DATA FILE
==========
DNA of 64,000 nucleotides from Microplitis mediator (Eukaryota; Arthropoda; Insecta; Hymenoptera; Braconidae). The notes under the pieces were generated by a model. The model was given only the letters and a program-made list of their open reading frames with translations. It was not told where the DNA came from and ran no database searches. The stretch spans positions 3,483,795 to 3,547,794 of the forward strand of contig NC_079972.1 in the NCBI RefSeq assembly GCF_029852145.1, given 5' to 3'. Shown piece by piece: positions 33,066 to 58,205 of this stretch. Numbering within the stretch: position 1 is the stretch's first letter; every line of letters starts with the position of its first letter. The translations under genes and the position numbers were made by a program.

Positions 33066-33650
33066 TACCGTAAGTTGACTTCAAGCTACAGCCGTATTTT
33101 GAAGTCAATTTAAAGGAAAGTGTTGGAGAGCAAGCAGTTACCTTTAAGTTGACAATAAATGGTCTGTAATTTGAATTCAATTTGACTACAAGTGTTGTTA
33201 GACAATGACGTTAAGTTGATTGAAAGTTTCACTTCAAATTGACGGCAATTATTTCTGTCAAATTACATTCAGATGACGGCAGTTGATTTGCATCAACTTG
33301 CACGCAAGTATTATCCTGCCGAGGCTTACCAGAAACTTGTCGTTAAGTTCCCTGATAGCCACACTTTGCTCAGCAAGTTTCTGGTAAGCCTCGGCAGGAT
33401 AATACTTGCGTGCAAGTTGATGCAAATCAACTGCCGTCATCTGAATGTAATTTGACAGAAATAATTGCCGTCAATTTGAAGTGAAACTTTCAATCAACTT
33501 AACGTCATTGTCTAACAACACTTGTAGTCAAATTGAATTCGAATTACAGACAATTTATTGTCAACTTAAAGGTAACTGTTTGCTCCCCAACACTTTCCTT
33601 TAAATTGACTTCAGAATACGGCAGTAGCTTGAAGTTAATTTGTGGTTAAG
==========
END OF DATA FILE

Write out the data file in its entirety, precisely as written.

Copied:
DNA of 64,000 nucleotides from Microplitis mediator (Eukaryota; Arthropoda; Insecta; Hymenoptera; Braconidae). The notes under the pieces were generated by a model. The model was given only the letters and a program-made list of their open reading frames with translations. It was not told where the DNA came from and ran no database searches. The stretch spans positions 3,483,795 to 3,547,794 of the forward strand of contig NC_079972.1 in the NCBI RefSeq assembly GCF_029852145.1, given 5' to 3'. Shown piece by piece: positions 33,066 to 58,205 of this stretch. Numbering within the stretch: position 1 is the stretch's first letter; every line of letters starts with the position of its first letter. The translations under genes and the position numbers were made by a program.

Positions 33066-33650
33066 TACCGTAAGTTGACTTCAAGCTACAGCCGTATTTT
33101 GAAGTCAATTTAAAGGAAAGTGTTGGAGAGCAAGCAGTTACCTTTAAGTTGACAATAAATGGTCTGTAATTTGAATTCAATTTGACTACAAGTGTTGTTA
33201 GACAATGACGTTAAGTTGATTGAAAGTTTCACTTCAAATTGACGGCAATTATTTCTGTCAAATTACATTCAGATGACGGCAGTTGATTTGCATCAACTTG
33301 CACGCAAGTATTATCCTGCCGAGGCTTACCAGAAACTTGTCGTTAAGTTCCCTGATAGCCACACTTTGCTCAGCAAGTTTCTGGTAAGCCTCGGCAGGAT
33401 AATACTTGCGTGCAAGTTGATGCAAATCAACTGCCGTCATCTGAATGTAATTTGACAGAAATAATTGCCGTCAATTTGAAGTGAAACTTTCAATCAACTT
33501 AACGTCATTGTCTAACAACACTTGTAGTCAAATTGAATTCGAATTACAGACAATTTATTGTCAACTTAAAGGTAACTGTTTGCTCCCCAACACTTTCCTT
33601 TAAATTGACTTCAGAATACGGCAGTAGCTTGAAGTTAATTTGTGGTTAAG